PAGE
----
Division of Agriculture and Natural Resources
Division of Agriculture and Natural Resources
Division of Agriculture and Natural Resources
University of California
Division of Agriculture and Natural Resources

Drought

How much drought can a forest take?

Aerial Tree Mortality Surveys Show Patterns of Tree Death During Extreme Drought Dead trees in the Sierra National Forest in April 2016. Credit: USFS Region 5   Quick Summary Trees in the driest, densest...

Posted on Friday, January 20, 2017 at 12:19 PM
  • Author: Kat Kerlin

Research Spotlight: Foothills irrigation creates wetlands and sustains them in drought, benefitting birds

An unintentional wetland created by irrigation runoff at SFREC (left) and an intentionally created irrigated wetland on Spenceville SWA (right).

After five years, the northern Sierra Nevadas have finally been moved out of the “severe drought” category by the US Drought monitor following a promisingly rainy start to the 2017 water year. This is not only good news for our agricultural...

Posted on Tuesday, January 10, 2017 at 10:42 AM
  • Author: Nathan Van Schmidt

Rain and snow bring hope to California farmers

Research land under a stormy sky at the UC Kearney Agricultural Research and Extension Center Jan. 5, 2017.

California's years-long drought is easing up, with storms delivering rain and snow that has exceeded "normal" for the state, reported Jed Kim for the Marketplace Sustainability Desk. Kim interviewed Dan Sumner, the director of the UC Agricultural Issues...

Posted on Thursday, January 5, 2017 at 9:43 AM

California may be emerging from the grip of drought

A stormy vineyard captured by California Winegrape Growers on Twitter, @CAWG_GROWERS.

The California rainy season is off to a good start, raising hopes that the ongoing drought will be snapped, reported Aaron Davis in the East Bay Times. "We've seen a sigh of relief from a lot of growers that are right at about half of their total...

Posted on Wednesday, December 21, 2016 at 11:34 AM

Watch Out for Those Rodents - They are After Your Trees

avocado rodent damage 2

redcThe hills have been dry for a long time, and the long dry fall is bringing animals into the avocado groves that normally stay out in the hills. They want the green cambium of trees and the moisture it provides. And especially rodents will have a...

Posted on Friday, December 2, 2016 at 3:58 PM

Researcher Spotlight: Managing Rangelands for the Bad Times as Well as the Good

Figure 2. Total cover and biomass responses to rainfall and grazing legacy over three years (± SE). Dark squares indicate a legacy of moderate grazing – which created a diverse mix of grass and forb species - and light circles indicate a legacy of low grazing – which shifted the community to only dominant grasses.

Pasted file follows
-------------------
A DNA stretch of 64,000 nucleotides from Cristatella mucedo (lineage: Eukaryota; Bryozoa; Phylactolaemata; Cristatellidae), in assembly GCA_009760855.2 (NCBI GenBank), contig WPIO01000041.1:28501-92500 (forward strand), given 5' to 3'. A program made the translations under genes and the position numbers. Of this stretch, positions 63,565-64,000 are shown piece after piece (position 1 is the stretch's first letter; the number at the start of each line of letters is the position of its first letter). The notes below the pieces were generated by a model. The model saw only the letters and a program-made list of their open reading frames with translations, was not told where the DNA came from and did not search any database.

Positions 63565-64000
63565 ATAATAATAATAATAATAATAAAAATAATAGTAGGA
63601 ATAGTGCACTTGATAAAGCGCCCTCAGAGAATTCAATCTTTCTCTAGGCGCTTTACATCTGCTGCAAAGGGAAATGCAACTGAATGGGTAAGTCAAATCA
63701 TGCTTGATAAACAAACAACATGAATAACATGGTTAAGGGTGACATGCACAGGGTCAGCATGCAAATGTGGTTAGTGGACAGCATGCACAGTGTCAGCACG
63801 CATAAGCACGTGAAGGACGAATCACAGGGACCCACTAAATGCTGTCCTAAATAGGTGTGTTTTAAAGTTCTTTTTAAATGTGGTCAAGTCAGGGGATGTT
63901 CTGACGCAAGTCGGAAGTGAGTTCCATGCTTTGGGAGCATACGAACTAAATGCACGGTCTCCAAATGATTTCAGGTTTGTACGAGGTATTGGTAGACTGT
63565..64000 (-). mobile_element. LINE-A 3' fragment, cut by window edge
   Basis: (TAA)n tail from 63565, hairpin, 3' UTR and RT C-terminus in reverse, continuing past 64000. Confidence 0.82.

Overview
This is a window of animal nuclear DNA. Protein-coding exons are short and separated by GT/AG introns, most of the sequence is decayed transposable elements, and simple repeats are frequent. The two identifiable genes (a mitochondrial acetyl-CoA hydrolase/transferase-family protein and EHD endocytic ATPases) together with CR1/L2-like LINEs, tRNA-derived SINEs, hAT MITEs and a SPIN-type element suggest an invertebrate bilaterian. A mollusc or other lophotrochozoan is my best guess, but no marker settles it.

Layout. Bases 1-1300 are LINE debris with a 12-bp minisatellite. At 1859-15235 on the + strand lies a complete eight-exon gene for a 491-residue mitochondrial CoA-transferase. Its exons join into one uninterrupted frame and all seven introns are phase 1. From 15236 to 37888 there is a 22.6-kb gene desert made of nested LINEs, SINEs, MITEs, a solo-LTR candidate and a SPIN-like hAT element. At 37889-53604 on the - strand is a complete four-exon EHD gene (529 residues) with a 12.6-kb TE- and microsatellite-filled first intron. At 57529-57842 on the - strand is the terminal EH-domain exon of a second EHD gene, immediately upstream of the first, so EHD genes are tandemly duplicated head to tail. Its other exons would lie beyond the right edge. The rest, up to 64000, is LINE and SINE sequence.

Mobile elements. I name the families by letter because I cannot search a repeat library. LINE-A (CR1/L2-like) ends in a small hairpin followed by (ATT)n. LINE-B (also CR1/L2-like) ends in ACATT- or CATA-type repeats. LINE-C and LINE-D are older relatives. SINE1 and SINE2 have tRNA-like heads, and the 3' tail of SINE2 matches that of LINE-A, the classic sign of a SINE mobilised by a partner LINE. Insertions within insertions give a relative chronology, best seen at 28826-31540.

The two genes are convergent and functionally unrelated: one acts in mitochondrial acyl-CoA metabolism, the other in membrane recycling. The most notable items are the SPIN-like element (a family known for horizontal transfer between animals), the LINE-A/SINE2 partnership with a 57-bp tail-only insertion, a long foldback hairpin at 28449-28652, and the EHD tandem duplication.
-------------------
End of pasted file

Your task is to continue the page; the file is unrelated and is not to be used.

Over the last few years Californians have grappled with how to manage lands during times of both drought and plentiful rainfall. At SFREC and on Central Valley rangelands, one question is whether management that promotes high forage in wet years alters...

Posted on Tuesday, November 8, 2016 at 8:23 AM
  • Author: Lauren Hallett
  • Author: Katharine Suding

Coping with Drought on California Rangelands Publication

Announcement reprinted from California Wool Growers' Association newsletter. I was part of the team and it reflects input from Mendocino and Lake County ranchers as well as the rest of the state.   California has experienced five large-scale,...

Posted on Friday, September 16, 2016 at 2:59 PM

California's native fish in steady decline for 50 years

Ted Grantham

California's fresh water fish are in trouble, and not just because of the drought, reported Lori Pottinger in the Viewpoints blog published by the Public Policy Institute of California. Pottinger asked Ted Grantham, UC Cooperative...

Posted on Friday, September 2, 2016 at 11:50 AM

Insecticides May Not Work as Well During the Drought and Other Climate Changes

Spraying of agricultural field in western Australia. (Photo by Christian Nansen)

DAVIS--Systemic insecticides that target insect pests, including potato beetles and diamondback moths, may not work as well during the drought and other climate changes, warns UC Davis agricultural entomologist Christian Nansen. “Weather patterns...

It's NOT Disease, it's Water

clothesline effect

A call from a small grower, surprised at the sudden decline of the avocado trees. It must be a disease was the grower's thought. Well driving up to the site, there were numerous trees with canopies indicating drought stress. In fact most of the trees...

Posted on Friday, August 19, 2016 at 6:45 AM
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